Ian K Ramdhanie, MSc,
Hundreds of students from primary and secondary schools across Tobago were among the first to file past the body of former president, prime minister and Tobago House of Assembly (THA) chairman Arthur Napoleon Raymond Robinson, after viewing was opened to the public at 6 am at the THA Legislature yesterday. The venue was buzzing with a constant flow of people, all of whom wanted their opportunity to pay their last respects to the son of the soil and to be a part of history.
Security was tight and individuals were allowed in the chamber in batches to avoid congestion in the area where the coffin sat. A mood of sombreness and reflection pervaded the chamber as people walked past the flag-draped, closed casket which bore Robinson’s body. Members of the Robinson family were also on hand to greet the public and accept condolences. The day saw past and present THA assemblymen and government ministers paying their last respects.
Christo Gift SC, George Stanley Baird, Pamela Nicholson, Beverly Ramsey-Moore, Merriam Caesar-Moore, Rennie Dumas, and ministers Vernella Alleyne-Toppin and Delmon Baker were seen paying their respects. THA Chief Secretary Orville London and the Executive Council viewed the body at 8 am. Many Tobagonians told the T&T Guardian that the body should have been in Tobago for no less than two days.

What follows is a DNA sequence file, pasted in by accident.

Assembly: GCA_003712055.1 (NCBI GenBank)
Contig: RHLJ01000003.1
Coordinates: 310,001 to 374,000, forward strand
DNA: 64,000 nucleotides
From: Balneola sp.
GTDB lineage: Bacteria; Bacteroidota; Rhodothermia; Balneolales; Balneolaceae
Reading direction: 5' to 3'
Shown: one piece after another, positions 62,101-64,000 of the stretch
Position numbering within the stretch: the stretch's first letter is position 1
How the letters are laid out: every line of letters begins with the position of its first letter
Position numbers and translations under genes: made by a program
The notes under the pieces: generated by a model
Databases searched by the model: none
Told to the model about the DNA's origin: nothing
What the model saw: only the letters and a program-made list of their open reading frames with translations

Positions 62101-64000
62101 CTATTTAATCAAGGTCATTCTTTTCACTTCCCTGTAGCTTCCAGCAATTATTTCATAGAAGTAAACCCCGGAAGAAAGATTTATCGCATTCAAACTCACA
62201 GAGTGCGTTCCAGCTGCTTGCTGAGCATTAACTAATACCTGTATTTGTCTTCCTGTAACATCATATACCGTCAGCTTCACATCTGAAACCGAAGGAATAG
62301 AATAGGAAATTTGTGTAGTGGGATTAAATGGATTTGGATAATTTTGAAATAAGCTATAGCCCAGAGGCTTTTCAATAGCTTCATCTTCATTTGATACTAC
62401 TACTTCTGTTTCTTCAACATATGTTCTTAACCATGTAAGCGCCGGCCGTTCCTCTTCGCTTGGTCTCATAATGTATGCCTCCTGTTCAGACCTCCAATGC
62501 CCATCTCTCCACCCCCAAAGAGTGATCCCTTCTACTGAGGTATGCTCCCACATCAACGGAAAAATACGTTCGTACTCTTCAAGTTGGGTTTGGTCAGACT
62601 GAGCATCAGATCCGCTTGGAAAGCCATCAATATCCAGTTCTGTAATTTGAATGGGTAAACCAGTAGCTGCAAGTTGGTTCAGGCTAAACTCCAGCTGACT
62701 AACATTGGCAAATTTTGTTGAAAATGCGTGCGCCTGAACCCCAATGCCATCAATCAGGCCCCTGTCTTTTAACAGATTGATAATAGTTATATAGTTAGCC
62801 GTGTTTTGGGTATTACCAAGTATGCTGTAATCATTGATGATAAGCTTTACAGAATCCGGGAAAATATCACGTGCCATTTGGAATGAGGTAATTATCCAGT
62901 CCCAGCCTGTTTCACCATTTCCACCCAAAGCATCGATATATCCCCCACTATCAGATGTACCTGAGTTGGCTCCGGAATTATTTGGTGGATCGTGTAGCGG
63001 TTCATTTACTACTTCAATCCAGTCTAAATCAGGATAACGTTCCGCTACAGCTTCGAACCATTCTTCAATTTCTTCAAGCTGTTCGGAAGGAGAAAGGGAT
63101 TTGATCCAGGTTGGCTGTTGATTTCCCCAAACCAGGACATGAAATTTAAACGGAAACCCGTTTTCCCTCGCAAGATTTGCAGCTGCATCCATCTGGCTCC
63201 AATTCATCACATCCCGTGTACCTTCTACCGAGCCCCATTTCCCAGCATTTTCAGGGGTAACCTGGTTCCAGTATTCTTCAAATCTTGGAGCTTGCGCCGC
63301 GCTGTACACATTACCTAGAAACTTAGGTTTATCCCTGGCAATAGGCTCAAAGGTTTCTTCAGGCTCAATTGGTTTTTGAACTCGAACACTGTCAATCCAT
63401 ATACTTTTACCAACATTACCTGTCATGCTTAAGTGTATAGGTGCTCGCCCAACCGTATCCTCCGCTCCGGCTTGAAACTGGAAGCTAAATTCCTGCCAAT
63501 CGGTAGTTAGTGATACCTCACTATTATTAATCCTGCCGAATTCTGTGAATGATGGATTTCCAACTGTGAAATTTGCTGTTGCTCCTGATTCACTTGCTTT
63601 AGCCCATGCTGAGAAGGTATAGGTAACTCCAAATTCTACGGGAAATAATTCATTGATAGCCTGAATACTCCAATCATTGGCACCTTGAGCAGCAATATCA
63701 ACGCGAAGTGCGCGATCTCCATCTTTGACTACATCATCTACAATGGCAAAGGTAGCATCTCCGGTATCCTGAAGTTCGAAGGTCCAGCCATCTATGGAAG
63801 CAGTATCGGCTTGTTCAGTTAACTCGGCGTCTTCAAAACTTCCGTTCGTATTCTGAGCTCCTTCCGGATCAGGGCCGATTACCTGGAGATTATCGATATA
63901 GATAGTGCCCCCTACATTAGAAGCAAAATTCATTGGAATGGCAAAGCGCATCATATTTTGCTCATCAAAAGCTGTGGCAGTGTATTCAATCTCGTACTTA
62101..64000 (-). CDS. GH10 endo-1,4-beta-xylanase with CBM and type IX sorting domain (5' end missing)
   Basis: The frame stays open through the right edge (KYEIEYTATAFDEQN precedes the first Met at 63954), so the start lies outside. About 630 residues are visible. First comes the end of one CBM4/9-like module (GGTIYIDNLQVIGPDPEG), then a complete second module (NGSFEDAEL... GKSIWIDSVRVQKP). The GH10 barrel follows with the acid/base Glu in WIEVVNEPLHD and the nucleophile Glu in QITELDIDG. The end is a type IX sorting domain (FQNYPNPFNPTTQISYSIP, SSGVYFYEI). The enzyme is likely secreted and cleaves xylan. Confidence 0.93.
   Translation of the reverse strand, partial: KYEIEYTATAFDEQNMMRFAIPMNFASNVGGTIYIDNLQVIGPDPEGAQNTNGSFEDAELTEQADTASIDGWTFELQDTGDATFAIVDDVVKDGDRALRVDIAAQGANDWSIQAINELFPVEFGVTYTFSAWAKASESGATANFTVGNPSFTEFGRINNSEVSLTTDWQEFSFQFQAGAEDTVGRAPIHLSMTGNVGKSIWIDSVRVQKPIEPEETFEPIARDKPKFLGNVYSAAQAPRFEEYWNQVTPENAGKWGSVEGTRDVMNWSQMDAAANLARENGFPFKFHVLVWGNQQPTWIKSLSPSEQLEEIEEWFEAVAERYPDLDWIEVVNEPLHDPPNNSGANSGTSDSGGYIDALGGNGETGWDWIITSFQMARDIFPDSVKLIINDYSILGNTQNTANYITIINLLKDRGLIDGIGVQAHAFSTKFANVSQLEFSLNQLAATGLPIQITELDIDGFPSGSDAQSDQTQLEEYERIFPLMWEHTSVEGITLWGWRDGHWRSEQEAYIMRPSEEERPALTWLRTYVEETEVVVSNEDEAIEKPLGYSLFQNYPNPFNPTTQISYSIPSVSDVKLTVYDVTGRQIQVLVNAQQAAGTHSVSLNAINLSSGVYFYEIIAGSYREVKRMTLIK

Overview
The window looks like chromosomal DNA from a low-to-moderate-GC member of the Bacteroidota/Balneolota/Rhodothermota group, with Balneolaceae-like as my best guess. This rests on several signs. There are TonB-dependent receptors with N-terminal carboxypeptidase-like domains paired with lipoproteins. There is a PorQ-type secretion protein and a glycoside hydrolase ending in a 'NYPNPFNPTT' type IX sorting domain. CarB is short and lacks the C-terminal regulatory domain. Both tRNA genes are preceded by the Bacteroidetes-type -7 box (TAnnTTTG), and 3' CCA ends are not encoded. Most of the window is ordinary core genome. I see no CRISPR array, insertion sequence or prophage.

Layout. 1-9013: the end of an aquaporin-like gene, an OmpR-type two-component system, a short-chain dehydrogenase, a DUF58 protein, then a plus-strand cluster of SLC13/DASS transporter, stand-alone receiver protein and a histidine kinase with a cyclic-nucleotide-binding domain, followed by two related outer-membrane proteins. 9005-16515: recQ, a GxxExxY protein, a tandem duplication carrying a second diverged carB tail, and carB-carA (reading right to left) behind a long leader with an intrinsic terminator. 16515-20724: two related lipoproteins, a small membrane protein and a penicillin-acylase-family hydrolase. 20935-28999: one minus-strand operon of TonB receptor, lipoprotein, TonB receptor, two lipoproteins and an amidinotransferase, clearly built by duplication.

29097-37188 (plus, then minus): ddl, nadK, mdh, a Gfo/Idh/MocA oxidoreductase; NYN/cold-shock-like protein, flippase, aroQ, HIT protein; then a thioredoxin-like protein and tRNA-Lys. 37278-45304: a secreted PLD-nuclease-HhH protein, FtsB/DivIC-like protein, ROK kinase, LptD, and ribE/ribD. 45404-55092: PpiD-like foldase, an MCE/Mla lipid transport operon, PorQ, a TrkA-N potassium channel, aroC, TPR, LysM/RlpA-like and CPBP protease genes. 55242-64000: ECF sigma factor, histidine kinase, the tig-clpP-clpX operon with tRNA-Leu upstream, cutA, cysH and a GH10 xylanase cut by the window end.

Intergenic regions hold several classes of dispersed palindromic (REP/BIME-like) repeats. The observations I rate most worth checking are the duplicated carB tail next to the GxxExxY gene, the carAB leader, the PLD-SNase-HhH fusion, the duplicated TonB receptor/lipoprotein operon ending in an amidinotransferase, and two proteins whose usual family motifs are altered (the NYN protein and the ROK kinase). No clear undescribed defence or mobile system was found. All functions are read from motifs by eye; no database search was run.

Two simultaneous Tobago-style wake and bongos were held last night in Robinson’s honour at the Roxborough Court Yard in Tobago East, the area he represented in Parliament from 1986 to 1991, and in Castara, where he attended the Castara Methodist School. Robinson was fondly known as “the Castara Kid” and “Ah We Boy”.
His public funeral is scheduled to start at 9.30 am today at the Dwight Yorke Stadium in Bacolet, with a private service with family and close friends to follow at the Scarborough Methodist Church. At 3.30 pm a final procession and interment will begin at the Coast Guard Base at Orange Hill Road, before making its way through Scarborough and ending at the Methodist Cemetery in Bacolet. A 21-gun salute will bring to end the five-day long national ceremony.